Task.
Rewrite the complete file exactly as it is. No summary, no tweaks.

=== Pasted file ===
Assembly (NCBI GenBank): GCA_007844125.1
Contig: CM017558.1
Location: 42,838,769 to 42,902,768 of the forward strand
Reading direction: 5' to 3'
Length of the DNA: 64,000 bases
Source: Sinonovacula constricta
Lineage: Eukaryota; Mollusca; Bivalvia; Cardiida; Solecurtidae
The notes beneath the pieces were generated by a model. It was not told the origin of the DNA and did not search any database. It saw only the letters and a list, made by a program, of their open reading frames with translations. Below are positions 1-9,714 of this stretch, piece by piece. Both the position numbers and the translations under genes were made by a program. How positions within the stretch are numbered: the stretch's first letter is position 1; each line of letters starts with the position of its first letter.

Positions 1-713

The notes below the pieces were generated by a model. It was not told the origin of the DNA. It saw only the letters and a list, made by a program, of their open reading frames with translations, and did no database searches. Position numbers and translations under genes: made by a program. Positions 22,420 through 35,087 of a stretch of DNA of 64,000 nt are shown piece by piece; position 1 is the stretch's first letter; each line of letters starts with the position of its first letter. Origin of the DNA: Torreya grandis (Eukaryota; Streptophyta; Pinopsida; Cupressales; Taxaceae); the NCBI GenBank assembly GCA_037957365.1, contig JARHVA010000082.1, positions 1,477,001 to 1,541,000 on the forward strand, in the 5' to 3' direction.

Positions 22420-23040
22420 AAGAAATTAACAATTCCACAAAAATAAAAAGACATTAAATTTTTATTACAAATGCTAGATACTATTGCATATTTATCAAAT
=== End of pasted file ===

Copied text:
Assembly (NCBI GenBank): GCA_007844125.1
Contig: CM017558.1
Location: 42,838,769 to 42,902,768 of the forward strand
Reading direction: 5' to 3'
Length of the DNA: 64,000 bases
Source: Sinonovacula constricta
Lineage: Eukaryota; Mollusca; Bivalvia; Cardiida; Solecurtidae
The notes beneath the pieces were generated by a model. It was not told the origin of the DNA and did not search any database. It saw only the letters and a list, made by a program, of their open reading frames with translations. Below are positions 1-9,714 of this stretch, piece by piece. Both the position numbers and the translations under genes were made by a program. How positions within the stretch are numbered: the stretch's first letter is position 1; each line of letters starts with the position of its first letter.

Positions 1-713

The notes below the pieces were generated by a model. It was not told the origin of the DNA. It saw only the letters and a list, made by a program, of their open reading frames with translations, and did no database searches. Position numbers and translations under genes: made by a program. Positions 22,420 through 35,087 of a stretch of DNA of 64,000 nt are shown piece by piece; position 1 is the stretch's first letter; each line of letters starts with the position of its first letter. Origin of the DNA: Torreya grandis (Eukaryota; Streptophyta; Pinopsida; Cupressales; Taxaceae); the NCBI GenBank assembly GCA_037957365.1, contig JARHVA010000082.1, positions 1,477,001 to 1,541,000 on the forward strand, in the 5' to 3' direction.

Positions 22420-23040
22420 AAGAAATTAACAATTCCACAAAAATAAAAAGACATTAAATTTTTATTACAAATGCTAGATACTATTGCATATTTATCAAAT